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Family or Money? A Tough Decision When Moving to Another State

A lot of people, when moving to another state because of a job relocation or a better business opportunity, feel that they are leaving behind the reason why they work so hard, namely; their family.

But wait a second! Family is not really the reason why we all work so hard and strive to generate more income to satisfy our needs, but the bills generated by our family’s expenses. Well, in the end both are closely related, aren’t they?

Futhermore, is not the same to leave a family with grown children, perhaps at age 14 or so, than to leave children in their early years, less than 8 years old. Moreover, if they used to welcome you everyday when returning from work and, maybe, you managed your time to help them with their duties at school. All of these only complicates your ability to make a decision to leave your family to go after a better financial opportunity. If you are doing well and debts are manageable where you are currently, then I would encourage you to read the following story before pushing your decision further:

An American investment banker was taking a much-needed vacation in a small coastal Mexican village when a small boat with just one fisherman docked. The boat had several large, fresh fish in it.

The investment banker was impressed by the quality of the fish and asked the Mexican how long it took to catch them.

The Mexican replied, “Only a little while.”

The banker then asked why he didn’t stay out longer and catch more fish?

The Mexican fisherman replied he had enough to support his family’s immediate needs.

The American then asked “But what do you do with the rest of your time?”

The Mexican fisherman replied, “I sleep late, fish a little, play with my children, take siesta with my wife, stroll into the village each evening where I sip wine and play guitar with my amigos: I have a full and busy life, señor.”

The investment banker scoffed, “I am an Ivy League MBA, and I could help you. You could spend more time fishing and with the proceeds buy a bigger boat, and with the proceeds from the bigger boat you could buy several boats until eventually you would have a whole fleet of fishing boats. Instead of selling your catch to the middleman you could sell directly to the processor, eventually opening your own cannery. You could control the product, processing and distribution.”

Then he added, “Of course, you would need to leave this small coastal fishing village and move to Mexico City where you would run your growing enterprise.”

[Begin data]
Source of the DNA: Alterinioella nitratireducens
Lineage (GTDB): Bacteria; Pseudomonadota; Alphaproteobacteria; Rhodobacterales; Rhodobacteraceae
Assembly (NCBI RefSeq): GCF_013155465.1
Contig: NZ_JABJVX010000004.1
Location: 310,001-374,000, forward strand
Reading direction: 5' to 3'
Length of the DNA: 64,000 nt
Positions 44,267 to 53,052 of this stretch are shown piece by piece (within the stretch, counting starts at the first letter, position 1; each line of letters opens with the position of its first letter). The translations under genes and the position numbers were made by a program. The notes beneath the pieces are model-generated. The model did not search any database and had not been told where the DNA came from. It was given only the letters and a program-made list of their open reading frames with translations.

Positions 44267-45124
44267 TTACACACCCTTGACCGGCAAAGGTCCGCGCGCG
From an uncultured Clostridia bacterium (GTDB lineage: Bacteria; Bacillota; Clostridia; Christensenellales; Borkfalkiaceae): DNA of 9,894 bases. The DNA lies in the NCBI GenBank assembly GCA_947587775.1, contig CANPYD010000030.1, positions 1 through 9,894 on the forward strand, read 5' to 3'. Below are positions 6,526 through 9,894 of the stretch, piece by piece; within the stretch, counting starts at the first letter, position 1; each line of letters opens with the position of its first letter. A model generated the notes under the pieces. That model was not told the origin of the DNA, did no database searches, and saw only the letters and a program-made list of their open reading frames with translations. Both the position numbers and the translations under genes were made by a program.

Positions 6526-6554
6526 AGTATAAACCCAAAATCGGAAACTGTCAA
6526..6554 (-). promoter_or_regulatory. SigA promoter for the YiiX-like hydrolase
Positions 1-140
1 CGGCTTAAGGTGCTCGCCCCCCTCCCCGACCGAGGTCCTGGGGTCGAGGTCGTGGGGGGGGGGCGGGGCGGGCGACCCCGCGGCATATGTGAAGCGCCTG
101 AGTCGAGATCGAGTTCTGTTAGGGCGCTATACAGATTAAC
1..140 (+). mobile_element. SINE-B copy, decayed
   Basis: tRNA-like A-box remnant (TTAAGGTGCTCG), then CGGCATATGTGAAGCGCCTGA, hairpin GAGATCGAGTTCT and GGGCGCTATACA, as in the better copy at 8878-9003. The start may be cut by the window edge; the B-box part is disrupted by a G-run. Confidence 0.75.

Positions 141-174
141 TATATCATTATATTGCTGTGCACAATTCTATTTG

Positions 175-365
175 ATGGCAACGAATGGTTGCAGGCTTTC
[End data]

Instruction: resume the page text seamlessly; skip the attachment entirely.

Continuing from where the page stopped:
The Mexican fisherman asked, “But señor, how long will this all take?”

To which the American replied, “15-20 years.”

“But what then?” asked the Mexican.

The American laughed and said, “That’s the best part. When the time is right you would announce an IPO and sell your company stock to the public and become very rich. You could make millions.”

“Millions, señor? Then what?”

To which the investment banker replied, “Then you would retire. You could move to a small coastal fishing village where you would sleep late, fish a little, play with your kids, take siesta with your wife, stroll to the village in the evenings where you could sip wine and play your guitar with your amigos.”

The financial mentor

I love this simple parable.

It brings clarity to what the money game is all about… and definitely not about.

It brilliantly illustrates the illusions we so easily fall into when pursuing wealth and financial freedom. It’s far too easy to build incessantly and forget the end game is happiness and a fulfilling life.

The above parable brilliantly illustrates the illusions we so easily fall into when pursuing wealth and financial freedom. It’s far too easy to build incessantly and forget the end game is happiness and a fulfilling life.

I’m Sorry, but I Still Need to Move…

So here are some questions for you to ponder as you decide to move to another state and plan for financial freedom:

  • What does financial freedom mean to you? How will it change your life?
  • What do you really need to be happy and fulfilled?
  • How much money do you need to live a “good life” with your family?
  • Would a simpler life allow you to have financial freedom sooner?
  • What’s the price you pay for simplicity? Complexity?
  • If you died tomorrow, what unfulfilled dreams would you regret having never lived?
  • What’s keeping you from living those dreams today?

Believe it or not, these questions and many more like them are part of a well-thought decision in case you need to move to another state to pursue financial freedom for you and your family.

If you liked this quick read, please share it with others who find themselves in the same situation or in your social circles to help others make a better decision.

Author avatar
Henry Blok
As a Moving Advisor for our client base, I am in charge of helping with logistics and moving counseling at realmovers.org
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